All right, everybody, stick around.
Congressman Ted Lieu of the House Judiciary Committee is going to be joining us in a moment.
But, first, Congressman, stand by.
CNN has learned that the White House has missed the House Judiciary Committee deadline to turn over scores of records. And it's all part of the Democrats' sweeping new investigation of President Trump.
I want to go to our Senior Congressional Correspondent, Manu Raju.
And, Manu, the White House missed the deadline. So what is the committee prepared to do about that?
MANU RAJU, CNN SENIOR POLITICAL CORRESPONDENT: Wolf, this sets the stage for an escalating clash between House Democrats and the White House over scores of requests that they're making, including this very committee, this investigation into what Democrats believe is obstruction of justice, potential abuse of the president's office.
And in this request that they have made to the White House, they have asked for documents and records related to the firing of James Comey, any internal conversations about the recusal then Attorney General Jeff Sessions overseeing the Russia investigation, discussions about potentially firing Robert Mueller, as well as those hush money payments the president was involved with to silence those stories about those alleged affair that may have come out right before the 2016 elections.
All those documents, Nadler, Jerry Nadler, the chairman of this committee, had demanded by a Monday deadline, yesterday deadline. The White House did not respond by this deadline. Now, we're told by a source familiar with the matter that the White House does plan to respond sometime soon.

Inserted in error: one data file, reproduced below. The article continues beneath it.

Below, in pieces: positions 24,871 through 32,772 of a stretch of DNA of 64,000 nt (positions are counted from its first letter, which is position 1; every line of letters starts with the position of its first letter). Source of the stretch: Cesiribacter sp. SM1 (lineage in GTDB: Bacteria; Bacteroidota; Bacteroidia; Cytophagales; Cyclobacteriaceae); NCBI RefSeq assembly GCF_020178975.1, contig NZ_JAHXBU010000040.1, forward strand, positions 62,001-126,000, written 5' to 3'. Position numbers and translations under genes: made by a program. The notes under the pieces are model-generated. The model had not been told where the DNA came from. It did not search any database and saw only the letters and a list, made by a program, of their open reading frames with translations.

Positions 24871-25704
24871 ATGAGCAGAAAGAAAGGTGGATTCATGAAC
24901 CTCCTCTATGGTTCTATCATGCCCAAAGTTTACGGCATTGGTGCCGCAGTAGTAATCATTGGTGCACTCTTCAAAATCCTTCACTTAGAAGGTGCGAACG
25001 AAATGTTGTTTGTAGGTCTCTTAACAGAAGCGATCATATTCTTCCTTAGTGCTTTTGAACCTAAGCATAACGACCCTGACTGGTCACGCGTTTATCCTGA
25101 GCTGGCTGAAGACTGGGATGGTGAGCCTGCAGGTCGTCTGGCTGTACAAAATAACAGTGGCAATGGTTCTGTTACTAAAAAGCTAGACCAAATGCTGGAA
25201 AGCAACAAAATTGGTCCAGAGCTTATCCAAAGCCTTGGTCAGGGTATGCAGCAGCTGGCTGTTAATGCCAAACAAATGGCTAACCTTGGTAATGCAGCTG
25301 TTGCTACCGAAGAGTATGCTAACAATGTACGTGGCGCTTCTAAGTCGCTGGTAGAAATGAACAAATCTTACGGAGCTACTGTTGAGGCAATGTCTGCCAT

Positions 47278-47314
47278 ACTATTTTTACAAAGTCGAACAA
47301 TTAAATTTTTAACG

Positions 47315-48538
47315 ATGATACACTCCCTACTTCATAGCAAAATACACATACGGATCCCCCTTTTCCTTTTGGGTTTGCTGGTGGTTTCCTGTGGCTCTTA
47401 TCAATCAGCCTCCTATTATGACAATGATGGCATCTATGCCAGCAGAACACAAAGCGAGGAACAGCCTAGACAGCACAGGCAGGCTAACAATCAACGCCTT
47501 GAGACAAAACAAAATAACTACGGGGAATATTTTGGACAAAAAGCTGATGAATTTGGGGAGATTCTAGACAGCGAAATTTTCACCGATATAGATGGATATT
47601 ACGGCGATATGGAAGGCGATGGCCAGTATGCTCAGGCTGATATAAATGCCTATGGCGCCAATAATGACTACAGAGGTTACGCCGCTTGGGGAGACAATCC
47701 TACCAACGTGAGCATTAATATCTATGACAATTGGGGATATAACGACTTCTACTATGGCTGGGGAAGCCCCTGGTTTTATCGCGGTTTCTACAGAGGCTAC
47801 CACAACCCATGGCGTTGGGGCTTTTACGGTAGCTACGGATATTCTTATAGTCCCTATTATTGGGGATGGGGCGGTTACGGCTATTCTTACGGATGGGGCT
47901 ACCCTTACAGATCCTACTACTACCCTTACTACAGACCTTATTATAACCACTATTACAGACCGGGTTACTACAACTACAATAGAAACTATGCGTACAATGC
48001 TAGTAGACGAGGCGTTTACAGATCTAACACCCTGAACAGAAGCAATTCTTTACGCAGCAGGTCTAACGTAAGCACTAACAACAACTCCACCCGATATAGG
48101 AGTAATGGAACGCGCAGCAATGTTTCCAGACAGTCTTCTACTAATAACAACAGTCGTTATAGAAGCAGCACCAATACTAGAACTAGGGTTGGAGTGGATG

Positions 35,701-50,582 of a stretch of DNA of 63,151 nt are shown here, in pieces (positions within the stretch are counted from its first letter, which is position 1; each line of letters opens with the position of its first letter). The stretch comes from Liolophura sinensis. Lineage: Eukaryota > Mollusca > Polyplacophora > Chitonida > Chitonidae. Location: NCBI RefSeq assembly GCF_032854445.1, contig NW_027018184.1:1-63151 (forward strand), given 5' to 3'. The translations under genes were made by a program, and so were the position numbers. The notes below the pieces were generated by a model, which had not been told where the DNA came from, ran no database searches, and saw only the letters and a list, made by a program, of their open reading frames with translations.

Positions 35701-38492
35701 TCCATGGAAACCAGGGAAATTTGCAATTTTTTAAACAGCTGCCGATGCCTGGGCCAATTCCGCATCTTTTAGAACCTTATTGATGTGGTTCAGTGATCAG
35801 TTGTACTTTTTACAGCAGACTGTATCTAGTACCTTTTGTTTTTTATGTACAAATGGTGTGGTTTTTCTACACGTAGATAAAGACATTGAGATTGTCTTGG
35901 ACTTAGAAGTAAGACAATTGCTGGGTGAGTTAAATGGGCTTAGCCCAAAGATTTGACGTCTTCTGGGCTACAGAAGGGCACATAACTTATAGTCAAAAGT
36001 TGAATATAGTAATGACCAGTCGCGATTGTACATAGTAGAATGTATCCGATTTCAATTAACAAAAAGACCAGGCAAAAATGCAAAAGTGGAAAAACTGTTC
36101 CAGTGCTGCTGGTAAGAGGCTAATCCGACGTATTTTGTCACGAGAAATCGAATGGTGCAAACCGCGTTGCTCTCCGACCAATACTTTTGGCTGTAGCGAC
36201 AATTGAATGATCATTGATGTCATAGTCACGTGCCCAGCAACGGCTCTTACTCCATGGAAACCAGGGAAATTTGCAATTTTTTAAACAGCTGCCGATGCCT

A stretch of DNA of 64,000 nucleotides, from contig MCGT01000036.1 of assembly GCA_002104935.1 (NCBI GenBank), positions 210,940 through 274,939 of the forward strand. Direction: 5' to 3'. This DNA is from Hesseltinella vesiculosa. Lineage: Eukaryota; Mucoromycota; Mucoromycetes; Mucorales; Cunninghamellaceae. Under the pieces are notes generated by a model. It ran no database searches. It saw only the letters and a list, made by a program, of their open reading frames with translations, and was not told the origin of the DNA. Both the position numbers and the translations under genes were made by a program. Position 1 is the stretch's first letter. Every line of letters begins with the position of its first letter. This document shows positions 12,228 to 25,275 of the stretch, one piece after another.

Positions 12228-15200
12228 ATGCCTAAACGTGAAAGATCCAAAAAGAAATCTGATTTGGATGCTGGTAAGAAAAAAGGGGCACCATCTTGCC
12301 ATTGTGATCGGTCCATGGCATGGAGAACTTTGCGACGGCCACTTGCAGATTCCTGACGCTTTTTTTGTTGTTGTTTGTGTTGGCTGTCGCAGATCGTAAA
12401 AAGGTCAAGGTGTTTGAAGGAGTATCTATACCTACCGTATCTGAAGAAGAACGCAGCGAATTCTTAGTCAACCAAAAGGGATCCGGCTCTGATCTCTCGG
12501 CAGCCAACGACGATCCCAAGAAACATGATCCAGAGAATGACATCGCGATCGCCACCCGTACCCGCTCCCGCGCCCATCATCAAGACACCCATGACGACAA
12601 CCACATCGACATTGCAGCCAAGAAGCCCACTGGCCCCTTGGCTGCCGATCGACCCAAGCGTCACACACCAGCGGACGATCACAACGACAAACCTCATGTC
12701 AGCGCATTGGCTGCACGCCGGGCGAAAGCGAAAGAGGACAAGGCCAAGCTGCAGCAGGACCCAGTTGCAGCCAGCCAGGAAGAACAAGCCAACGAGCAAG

Whether that will be enough to satisfy Democratic demands remains to be seen. Wolf, we're learning also at the same time from Republican aides that just eight individuals out of the 81 people who Nadler reached out to have actually responded to the committee's request for information.
Democrats say many more have actually agreed to provide information. But Republicans say just 8,000 pages have been provided, not the tens of thousands of pages that Nadler's committee said yesterday. Democrats are pushing back on that tonight, but nevertheless expect much more going forward from this committee demanding information from people who have not yet complied, and others, including the White House, who they're waiting for information from.
And, Wolf, we're also learning tonight that some former White House officials, including Don McGahn, and a former deputy counsel Annie Donaldson have referred their inquiries from this committee to the White House. So the White House has to respond for former officials and these current requests from Jerry Nadler.
How they decide to respond will be a big question on how this committee decides to proceed in this investigation in the days and weeks ahead.
BLITZER: Yes, this battle only just beginning.
Manu Raju up on Capitol Hill, thank you.
And let's get some more on all of this.
Congressman Ted Lieu is joining us. He's a Democrat who serves on both the Judiciary and the Foreign Affairs committees.
Congressman, I want to get to your committee's investigation in just a moment.
But, first, what strikes you about the scope of these special counsel warrants from Michael Cohen?
REP. TED LIEU (D), CALIFORNIA: Thank you, Wolf, for your question.
I'm a former prosecutor. And I'm very aware that the government can bring a vast array of resources to any investigation. And, in this case, the investigators were very thorough. They're very meticulous. They made sure they dotted their Is, crossed their T's.
And it was a very expansive scope. I'm not surprised that they did this for Michael Cohen. I also wouldn't be surprised if they did the same thing for Roger Stone or people like Elliott Broidy, who was recently indicted as well.
BLITZER: What are the implications of this for President Trump?
LIEU: If I was Donald Trump, I would be scared, because they have information from Michael Cohen from very early on, months before his office was raided. They have e-mails.
They were tracking his incoming-outgoing phone calls. And Michael Cohen was Donald Trump's fixer. And you also should remind the American people that, as you did earlier, Michael Cohen is going to prison because he did two felonies. One was hush money, illegal payments. Second, he inflated assets in order to secure loans. That's bank fraud.